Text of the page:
I’ve had a lot of people ask where we went and what we did on our most recent road trip. I find that in conversation it’s surprisingly difficult to give the whole itinerary without seeing people’s eyes gloss over and jaws go slack. It must be because I’m a better writer than speaker (or they are only asking to be polite). In an effort to be more entertaining about how trip, here is my itinerary with a brief explanation of the highlights of that day. Our trip ended up lasting 17 days, but I don’t feel like I spent quite enough time at any of the National Parks.
Day 1 – Sacramento, CA to Twin Falls, ID
This was our departure day. We left Sacramento as early as possible with four kids, getting on the road around 6:00am. I set a big goal for our first day to make it all the way to Twin Falls, Idaho. The nearly 600 mile drive (which Google said would take 8-9 hours) took us over 12 hours. We only stopped for gas and lunch but somehow it just took a long time. Unfortunately, there wasn’t really anywhere to stop and stay the night along the way, unless you count Winnemucca, Nevada, which was where we stopped for lunch. The kids were champs about pushing through the long drive; this was where the road trip binders I’d put together before leaving came in very handy.
Day 2 – Twin Falls, ID to Craters of the Moon, ID.
My plan for this trip was to avoid long drives as much as possible by stopping at cool places along the way and staying the night whenever possible. Camping at Craters of the Moon National Park was one of those cool, off-the-beaten-path stops. It took us a couple hours to get to the park, and it was incredibly worth it! This National Park is unlike anywhere I’ve ever seen with 2000 year old lava fields stretching in all directions and a night sky that satisfied the deepest longings of my heart.
Day 3 – Craters of the Moon, ID to West Yellowstone, MT
Getting to Yellowstone was my ultimate goal for the first major visit on our trip. By breaking the drive up into several days, we had time to see some of the sights along the way without feeling rushed. We stopped at Bear World for a couple hours around late-lunch time and rolled into West Yellowstone around 4:00. This gave us time to see the Imax movie about the park and walk around town for a bit before dinner. I had hoped to go to the Grizzly & Wolf Discovery Center but since it closed at 5:00 we missed it. This left us with a tough decision to make: skip the educational opportunity to learn about grizzlies and wolves to possibly get a campsite, or see the grizzlies and wolves giving up any chance of getting a campsite …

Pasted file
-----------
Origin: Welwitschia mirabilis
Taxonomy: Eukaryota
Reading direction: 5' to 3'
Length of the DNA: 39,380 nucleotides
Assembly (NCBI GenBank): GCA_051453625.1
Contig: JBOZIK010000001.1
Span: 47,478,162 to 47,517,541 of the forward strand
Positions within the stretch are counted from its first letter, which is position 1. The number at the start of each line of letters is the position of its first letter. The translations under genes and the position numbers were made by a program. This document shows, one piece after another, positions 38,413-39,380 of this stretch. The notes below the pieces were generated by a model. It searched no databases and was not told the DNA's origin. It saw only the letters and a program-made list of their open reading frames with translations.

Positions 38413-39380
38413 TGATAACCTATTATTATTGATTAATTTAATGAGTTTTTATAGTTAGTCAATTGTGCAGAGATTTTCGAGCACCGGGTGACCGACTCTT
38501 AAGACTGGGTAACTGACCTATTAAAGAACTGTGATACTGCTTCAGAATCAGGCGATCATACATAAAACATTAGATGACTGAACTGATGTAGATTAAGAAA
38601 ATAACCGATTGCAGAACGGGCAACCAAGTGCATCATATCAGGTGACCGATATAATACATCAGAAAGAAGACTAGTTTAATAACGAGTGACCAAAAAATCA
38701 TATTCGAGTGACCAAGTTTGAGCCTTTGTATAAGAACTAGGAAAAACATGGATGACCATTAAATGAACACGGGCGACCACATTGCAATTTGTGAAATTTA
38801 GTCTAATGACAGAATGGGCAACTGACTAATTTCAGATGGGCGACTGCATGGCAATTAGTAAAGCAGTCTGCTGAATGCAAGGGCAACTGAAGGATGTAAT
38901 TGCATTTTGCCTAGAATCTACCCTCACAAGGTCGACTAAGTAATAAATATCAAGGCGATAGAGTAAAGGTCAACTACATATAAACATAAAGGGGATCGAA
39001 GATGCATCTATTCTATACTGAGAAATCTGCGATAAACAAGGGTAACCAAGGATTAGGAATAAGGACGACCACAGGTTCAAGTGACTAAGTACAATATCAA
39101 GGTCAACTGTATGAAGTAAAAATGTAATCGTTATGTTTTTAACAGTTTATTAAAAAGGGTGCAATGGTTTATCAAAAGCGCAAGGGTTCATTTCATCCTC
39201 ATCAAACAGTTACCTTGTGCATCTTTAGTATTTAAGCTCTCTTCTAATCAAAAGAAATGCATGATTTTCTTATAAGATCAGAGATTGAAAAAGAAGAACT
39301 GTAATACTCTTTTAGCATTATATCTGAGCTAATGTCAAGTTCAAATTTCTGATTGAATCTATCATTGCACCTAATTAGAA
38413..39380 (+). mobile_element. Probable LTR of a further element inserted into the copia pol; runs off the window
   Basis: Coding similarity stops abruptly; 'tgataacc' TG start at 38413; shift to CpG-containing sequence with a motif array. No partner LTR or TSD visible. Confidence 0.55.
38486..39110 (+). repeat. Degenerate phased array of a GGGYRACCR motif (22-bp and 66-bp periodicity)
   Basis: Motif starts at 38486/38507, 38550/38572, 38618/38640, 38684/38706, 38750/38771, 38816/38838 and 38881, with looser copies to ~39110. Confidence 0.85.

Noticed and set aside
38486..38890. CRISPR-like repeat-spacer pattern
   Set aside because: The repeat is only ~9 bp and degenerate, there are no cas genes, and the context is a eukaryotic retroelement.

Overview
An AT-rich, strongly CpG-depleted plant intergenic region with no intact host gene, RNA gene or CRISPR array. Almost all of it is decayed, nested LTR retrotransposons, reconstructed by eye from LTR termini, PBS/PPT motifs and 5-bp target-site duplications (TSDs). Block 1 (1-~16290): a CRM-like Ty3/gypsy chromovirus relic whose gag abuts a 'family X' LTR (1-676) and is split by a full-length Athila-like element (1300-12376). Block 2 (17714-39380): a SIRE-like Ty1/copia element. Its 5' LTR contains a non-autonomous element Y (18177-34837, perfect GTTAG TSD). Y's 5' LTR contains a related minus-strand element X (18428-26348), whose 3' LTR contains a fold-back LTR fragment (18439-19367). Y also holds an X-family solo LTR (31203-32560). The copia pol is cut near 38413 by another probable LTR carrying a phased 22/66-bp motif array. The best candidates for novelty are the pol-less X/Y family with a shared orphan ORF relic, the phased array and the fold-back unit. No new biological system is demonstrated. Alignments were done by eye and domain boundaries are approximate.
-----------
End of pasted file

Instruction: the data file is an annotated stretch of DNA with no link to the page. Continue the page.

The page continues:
Day 4 – Yellowstone
As it turned out, our decision to stay in town and learn about the grizzlies, wolves, birds of prey, and river otters was the right one. The Grizzly & Wolf Discovery Center was wonderful. The girls learned a lot about how bears are tracked, where they live, what they look like up close (through stuffed specimens) as well as learning about all sorts of other animals that live in and around Yellowstone. It’s not very often you get to see a bald eagle up close or watch a river otter below water as well as above water.
We ended up leaving West Yellowstone around 11:00 after making a quick quick quick trip into the grocery store to get some perishables in case we camped. All the camp grounds were full when we drove by them, so we made our way north through the park. Our first “major” stop in the park was the Porcelain Basin. We also stopped at Gibson Falls and Mammoth Hot Springs. Unfortunately, we were pulling a trailer which kept us from seeing a lot of other cool sights due to parking limitations. Many of the trail heads have signs at the roadway prohibiting trailers and RVs. We still had a great day and were happy to make our way up to Gardiner, MT (where the iconic Yellowstone Arch is located). The kids had as much fun climbing the walls of the arch and walking around town as they did seeing any of the sights within the park.
Day 5 – Yellowstone Wildlife Guided Tour
Worth every penny! Chris was our guide and did a phenomenal job of keeping the kids’ interest. https://www.yellowstoneguidelines.com/ Tell him Colleen and her four kids sent you!
Day 6 – Yellowstone Hot Springs & Geysers
After our wild life tour, we went back to West Yellowstone and stayed in the same hotel we had on day 4. At this point it felt like we’d spent a lot of time crisscrossing the park, so this was our final day to find a campsite or start heading south to the Grand Tetons. Most of the first-come-first-serve camp grounds were full by 7:30am, including the ones in the far reaches of the park. Our last chance was Lewis Lake Campground in the southern park of the park, which wasn’t full until 11:00 most days. We got down there around 10:30 (because getting up and moving with four kids and one adult is not something that happens in the wink of an eye) and missed the last campsite by 2 minutes. Literally two minutes!
Desperate times call for desperate measures, so I offered to buy the campsite from the people who beat us to it. Fortunately, they declined but offered to share the site with us (may God bless Nick and Anna!) Their generosity allowed us to stay in the park for another day and see the geothermal features. Grand Prismatic, Old Faithful (so overrated! Don’t waste your time!), Biscuit Basin, Mud pots – plus they learned about why the hot springs are different colors and what makes geysers erupt.
Day 7 – Yellowstone Waterfalls and Lake District
After spending a windy and rainy night camping, it was a relief to get back in our nice warm car for the day. The weather definitely took a turn for the worse which make it challenging to go sight seeing since we had to put on jackets every time we got out of the car (doesn’t seem like such a big deal but imagine keeping track of jackets for 4 kids who take them off at every opportunity and swear they are hot until they are actually freezing). We headed north from our campground and saw the Upper and Lower Falls, grabbing lunch at Canyon Village in between. The Lower Falls were definitely more impressive than the Upper Falls but the hike the see them was a bit strenuous. We made a game as we hiked back up of counting the people we passed (120+) and the number of switchbacks (there was some debate whether it was 9 or 11).